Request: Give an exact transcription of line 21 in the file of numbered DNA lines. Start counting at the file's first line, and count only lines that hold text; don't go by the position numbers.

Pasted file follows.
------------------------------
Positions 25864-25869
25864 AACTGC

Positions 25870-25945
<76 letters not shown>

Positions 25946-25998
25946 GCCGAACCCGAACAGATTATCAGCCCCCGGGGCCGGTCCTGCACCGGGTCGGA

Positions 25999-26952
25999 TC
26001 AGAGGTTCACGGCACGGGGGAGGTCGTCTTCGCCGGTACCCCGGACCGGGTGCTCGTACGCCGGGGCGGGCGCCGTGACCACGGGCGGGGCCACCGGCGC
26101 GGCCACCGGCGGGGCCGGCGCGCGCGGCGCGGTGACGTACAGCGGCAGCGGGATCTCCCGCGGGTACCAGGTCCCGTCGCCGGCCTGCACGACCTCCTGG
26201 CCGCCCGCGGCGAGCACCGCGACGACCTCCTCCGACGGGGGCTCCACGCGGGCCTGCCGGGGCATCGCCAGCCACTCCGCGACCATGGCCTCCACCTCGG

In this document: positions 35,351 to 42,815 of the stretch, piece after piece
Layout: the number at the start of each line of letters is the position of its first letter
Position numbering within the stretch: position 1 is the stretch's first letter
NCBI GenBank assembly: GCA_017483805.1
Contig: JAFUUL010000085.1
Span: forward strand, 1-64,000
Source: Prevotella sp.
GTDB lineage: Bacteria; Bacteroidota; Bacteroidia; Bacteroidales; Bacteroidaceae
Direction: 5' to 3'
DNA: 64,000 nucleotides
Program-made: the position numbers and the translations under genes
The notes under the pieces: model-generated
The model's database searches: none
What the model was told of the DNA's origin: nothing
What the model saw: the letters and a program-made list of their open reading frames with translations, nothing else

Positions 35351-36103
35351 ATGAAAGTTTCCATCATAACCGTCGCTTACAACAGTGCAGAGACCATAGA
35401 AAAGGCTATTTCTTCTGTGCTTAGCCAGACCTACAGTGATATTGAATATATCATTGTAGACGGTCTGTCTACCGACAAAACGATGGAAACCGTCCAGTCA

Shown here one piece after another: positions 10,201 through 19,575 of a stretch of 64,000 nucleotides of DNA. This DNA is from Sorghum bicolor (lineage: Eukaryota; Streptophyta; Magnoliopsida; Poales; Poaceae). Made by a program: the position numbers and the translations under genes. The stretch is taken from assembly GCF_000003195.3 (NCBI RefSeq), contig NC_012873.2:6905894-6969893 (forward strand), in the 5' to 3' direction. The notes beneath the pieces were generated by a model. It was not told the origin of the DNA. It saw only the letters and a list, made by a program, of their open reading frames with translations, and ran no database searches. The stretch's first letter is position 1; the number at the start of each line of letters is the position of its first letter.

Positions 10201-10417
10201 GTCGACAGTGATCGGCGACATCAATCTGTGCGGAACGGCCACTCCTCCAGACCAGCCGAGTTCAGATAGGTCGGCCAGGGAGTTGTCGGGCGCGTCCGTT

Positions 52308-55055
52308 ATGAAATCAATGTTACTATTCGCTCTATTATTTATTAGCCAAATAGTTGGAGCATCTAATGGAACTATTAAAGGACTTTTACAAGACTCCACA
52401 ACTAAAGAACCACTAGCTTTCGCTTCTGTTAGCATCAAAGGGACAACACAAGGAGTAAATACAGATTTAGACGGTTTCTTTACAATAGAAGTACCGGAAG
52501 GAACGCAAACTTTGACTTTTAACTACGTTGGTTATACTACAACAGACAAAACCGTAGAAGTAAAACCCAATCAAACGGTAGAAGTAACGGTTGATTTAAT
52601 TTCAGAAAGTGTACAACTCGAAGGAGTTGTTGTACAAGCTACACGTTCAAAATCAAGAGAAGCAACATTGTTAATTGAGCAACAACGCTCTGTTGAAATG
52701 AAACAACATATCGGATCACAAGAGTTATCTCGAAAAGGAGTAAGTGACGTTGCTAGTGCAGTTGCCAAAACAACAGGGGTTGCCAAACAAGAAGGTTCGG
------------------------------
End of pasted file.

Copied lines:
DNA: 64,000 nucleotides